6. Guggenheim Museum

It's perhaps the most unique art museum in New York, and it's worth the trip just to see the building itself-designed by famous architect Frank Lloyd Wright. Inside, the museum is an art lover's paradise with works from artists like CÚzanne, Gauguin, Manet, Monet, Picasso, Pissarro, and Renoir. This international art house features permanent collections like The Thannhauser Collection and The Bohen Foundation Gift as well as educational temporary exhibits. Another unique aspect of the Guggenheim is that it arranges its art in a way that makes sense historically and holistically, rather than by genre. Whether you have a pre-existing love of art or not, you'll enjoy the magnificent colors, textures, and designs that compose this world-famous art institution.

7. Museum of Jewish Heritage

The Museum of Jewish Heritage is a living memorial to those who died during the Holocaust. The museum honors those victims by celebrating their lives through commemoration of Jewish traditions, examination of their achievements and faith, and affirmation of the vibrant worldwide Jewish community alive today. In the Core Exhibition, a 25,000-piece rotating collection of artifacts, photographs, and documentaries, you'll learn about the Holocaust in the larger context of Jewish history through the perspective of those who lived it. Other special exhibitions share individual stories of courage, injustice, and sorrow from Holocaust survivors, refugees, and leaders in service. The Museum of Jewish Heritage provides a somber yet meaningful and inspirational experience that is unforgettable.

8. Intrepid Sea, Air, and Space Museum

This educational, renowned tourist attraction brings twentieth-century history to life. The USS Intrepid is the centerpiece of this museum that houses 30 restored aircraft, a submarine, and a British Airways Concorde Jet. Having served in World War II, The Vietnam War, the Cold War's anti-submarine patrols, and NASA recovery missions, this aircraft carrier offers a multi-dimensional account of the conflicted 20th century. Explore the top-secret missile command center, torpedo rooms, the attack center, and even the crew's mess hall. And don't leave before checking out one of the Intrepid's high-tech simulators where you can experience what it's like to fly a jet plane or journey through outer space.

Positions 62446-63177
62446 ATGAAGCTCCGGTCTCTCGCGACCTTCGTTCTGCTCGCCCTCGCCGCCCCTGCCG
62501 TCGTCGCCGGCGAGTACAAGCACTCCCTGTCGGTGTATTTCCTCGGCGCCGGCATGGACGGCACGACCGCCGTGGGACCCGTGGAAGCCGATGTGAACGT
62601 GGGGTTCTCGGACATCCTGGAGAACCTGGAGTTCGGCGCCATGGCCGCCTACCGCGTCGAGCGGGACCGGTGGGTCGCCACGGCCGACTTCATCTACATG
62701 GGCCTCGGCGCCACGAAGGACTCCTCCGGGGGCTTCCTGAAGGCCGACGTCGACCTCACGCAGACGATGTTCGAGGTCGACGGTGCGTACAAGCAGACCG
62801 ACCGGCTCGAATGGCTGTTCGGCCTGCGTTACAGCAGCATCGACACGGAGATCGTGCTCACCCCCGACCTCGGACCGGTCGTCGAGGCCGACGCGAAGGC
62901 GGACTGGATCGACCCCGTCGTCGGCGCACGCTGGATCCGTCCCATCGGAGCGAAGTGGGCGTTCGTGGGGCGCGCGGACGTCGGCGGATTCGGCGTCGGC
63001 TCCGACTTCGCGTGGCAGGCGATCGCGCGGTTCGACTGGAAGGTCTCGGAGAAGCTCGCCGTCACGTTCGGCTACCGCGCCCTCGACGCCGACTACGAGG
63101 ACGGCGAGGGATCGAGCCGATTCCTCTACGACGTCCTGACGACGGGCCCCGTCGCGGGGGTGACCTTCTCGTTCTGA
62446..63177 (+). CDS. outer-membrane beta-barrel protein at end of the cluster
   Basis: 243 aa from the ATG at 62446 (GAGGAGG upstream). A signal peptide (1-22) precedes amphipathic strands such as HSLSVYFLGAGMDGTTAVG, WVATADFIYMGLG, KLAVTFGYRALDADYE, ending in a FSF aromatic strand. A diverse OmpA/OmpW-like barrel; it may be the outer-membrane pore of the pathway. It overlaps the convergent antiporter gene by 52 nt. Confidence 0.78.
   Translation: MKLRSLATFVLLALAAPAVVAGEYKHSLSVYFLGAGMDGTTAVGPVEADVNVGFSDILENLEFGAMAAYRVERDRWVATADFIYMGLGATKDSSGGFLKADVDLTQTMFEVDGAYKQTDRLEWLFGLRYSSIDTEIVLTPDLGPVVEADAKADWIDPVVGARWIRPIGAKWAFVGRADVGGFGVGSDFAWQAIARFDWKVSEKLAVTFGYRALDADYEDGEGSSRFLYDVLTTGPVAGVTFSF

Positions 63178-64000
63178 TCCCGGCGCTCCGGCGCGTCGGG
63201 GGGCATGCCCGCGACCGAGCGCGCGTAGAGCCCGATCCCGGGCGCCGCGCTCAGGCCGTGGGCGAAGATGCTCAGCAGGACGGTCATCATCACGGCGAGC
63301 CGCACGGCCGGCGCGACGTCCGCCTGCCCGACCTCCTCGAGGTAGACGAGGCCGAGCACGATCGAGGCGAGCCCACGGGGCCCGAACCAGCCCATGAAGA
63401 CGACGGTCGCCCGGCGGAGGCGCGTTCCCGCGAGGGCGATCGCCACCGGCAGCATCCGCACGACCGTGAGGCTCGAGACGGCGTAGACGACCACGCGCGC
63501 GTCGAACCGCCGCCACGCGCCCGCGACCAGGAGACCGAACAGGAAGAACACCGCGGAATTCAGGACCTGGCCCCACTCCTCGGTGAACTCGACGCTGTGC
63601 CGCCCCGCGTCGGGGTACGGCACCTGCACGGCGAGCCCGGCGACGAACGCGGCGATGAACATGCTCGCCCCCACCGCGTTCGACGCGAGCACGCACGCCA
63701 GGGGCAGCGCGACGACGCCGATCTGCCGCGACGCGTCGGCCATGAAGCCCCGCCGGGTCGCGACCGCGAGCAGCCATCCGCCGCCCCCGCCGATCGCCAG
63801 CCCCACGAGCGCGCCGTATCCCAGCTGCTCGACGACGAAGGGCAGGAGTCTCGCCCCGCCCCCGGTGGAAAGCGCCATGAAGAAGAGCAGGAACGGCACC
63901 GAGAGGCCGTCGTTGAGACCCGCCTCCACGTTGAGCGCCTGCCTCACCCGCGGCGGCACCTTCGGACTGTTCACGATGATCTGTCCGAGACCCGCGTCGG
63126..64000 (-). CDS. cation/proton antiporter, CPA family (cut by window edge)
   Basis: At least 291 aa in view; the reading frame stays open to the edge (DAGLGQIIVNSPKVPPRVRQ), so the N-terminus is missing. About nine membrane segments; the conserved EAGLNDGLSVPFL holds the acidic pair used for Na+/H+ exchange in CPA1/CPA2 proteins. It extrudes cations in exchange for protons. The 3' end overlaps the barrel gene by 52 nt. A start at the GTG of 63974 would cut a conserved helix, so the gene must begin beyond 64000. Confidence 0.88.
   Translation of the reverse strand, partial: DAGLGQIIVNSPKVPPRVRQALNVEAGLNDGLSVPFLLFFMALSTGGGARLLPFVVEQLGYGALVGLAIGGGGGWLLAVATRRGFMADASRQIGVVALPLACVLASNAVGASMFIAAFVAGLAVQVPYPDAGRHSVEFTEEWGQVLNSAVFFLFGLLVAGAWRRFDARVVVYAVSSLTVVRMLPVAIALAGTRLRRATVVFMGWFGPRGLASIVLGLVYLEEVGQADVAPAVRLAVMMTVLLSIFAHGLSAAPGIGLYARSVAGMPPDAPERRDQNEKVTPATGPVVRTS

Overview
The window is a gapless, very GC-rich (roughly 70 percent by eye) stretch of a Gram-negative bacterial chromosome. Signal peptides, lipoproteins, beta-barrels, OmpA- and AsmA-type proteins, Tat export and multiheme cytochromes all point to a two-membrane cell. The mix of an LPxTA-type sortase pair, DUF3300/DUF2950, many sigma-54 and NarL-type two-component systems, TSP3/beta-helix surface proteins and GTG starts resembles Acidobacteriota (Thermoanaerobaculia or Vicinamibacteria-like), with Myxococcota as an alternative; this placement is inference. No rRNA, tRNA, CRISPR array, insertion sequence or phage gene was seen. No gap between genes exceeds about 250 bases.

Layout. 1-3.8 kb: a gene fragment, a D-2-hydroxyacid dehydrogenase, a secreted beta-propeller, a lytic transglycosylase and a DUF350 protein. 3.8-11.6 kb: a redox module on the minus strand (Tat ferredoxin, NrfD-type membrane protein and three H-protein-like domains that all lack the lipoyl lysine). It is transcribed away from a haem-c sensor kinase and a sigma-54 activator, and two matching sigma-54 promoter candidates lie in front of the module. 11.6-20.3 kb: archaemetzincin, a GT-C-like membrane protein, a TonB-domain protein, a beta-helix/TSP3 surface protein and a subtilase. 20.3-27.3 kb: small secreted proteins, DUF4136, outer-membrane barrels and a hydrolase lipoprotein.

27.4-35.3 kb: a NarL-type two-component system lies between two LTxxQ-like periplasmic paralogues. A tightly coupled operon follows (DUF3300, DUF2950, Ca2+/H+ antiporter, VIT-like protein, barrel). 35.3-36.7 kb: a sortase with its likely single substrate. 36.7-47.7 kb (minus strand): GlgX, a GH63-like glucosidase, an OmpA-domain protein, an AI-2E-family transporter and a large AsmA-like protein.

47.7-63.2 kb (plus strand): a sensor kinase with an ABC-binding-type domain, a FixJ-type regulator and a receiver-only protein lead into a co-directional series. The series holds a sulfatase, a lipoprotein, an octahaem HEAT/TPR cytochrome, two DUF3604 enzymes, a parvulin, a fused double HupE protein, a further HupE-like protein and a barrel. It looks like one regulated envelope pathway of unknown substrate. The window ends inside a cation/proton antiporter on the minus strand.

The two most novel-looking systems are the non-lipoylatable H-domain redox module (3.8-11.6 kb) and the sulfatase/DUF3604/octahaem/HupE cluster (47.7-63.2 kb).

9. Ground Zero Museum Workshop

This important museum is thought-provoking and emotional, making it a must-see for every New York visitor. Although nothing compares to the emotional impact of seeing Ground Zero itself, the Ground Zero Museum Workshop is the perfect supplement to the main memorial. The museum, located just minutes from the former World Trade Center, focuses mainly on the events that followed the 9/11 attacks. Images of firefighters, photographs by the official ground zero photographer, and several artifacts are arranged sensitively to provoke reflection and connectivity. You'll see things like a shattered make-up case and a photograph of a desk calendar lying in the rubble. This museum provides the opportunity to remember the tragic day and those who were lost in a beautiful way.

10. Brooklyn Museum and Brooklyn Botanic Garden

Explore one of the oldest and largest art museums in the country when you visit the Brooklyn Museum. It houses world-renowned permanent collections from all of the world's cultures, including pieces from ancient times to the most contemporary works. Dynamic exhibitions fill the museum's halls, including displays like "Norman Rockwell: Behind the Camera" and "Body Parts: Ancient Egyptian Fragments and Amulets." Outside the museum, you'll find the beautiful Brooklyn Botanic Garden, home to 52-acres of botanical treasures. Walk through the Cherry Esplanade to see spectacular cherry blossoms or stop to reflect at the Lily Pool Terrace. These two New York landmarks complement each other wonderfully and should not be missed.